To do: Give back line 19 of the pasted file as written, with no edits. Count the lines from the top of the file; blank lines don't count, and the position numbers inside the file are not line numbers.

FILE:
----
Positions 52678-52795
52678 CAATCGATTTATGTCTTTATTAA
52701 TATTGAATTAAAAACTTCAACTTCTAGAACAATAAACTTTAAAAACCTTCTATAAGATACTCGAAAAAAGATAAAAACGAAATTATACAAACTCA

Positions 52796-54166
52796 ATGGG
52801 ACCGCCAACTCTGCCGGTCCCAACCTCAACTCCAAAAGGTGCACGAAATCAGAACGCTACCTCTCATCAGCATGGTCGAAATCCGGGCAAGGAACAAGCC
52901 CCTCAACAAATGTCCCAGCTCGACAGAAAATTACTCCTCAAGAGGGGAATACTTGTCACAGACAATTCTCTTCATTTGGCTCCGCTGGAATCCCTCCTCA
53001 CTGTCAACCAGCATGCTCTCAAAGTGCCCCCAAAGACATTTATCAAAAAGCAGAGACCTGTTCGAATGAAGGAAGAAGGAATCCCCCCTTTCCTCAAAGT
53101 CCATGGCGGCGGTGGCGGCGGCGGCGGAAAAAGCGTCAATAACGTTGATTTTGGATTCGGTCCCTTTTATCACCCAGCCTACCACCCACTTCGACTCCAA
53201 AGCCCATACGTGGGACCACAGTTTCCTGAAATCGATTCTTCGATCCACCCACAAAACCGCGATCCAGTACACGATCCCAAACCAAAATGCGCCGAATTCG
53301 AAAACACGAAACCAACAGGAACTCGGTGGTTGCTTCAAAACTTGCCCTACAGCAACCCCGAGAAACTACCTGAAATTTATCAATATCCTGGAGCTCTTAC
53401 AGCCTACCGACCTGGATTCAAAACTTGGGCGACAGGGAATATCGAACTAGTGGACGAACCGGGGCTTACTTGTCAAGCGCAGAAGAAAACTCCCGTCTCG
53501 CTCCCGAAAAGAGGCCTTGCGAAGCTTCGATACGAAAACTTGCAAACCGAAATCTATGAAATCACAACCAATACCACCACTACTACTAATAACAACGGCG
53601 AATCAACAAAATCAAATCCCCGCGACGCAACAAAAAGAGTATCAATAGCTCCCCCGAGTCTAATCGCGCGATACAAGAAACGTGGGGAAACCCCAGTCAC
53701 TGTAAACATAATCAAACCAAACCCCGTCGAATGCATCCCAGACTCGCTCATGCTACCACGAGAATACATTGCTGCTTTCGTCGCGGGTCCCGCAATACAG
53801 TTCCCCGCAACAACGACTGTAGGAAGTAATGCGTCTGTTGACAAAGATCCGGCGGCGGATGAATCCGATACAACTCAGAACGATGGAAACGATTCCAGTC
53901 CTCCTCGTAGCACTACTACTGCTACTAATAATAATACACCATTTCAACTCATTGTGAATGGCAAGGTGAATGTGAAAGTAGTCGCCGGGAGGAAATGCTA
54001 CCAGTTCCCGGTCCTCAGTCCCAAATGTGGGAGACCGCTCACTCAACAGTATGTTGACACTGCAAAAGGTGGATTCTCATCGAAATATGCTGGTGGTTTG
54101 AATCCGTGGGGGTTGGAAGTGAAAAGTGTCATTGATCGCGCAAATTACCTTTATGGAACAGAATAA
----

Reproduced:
54101 AATCCGTGGGGGTTGGAAGTGAAAAGTGTCATTGATCGCGCAAATTACCTTTATGGAACAGAATAA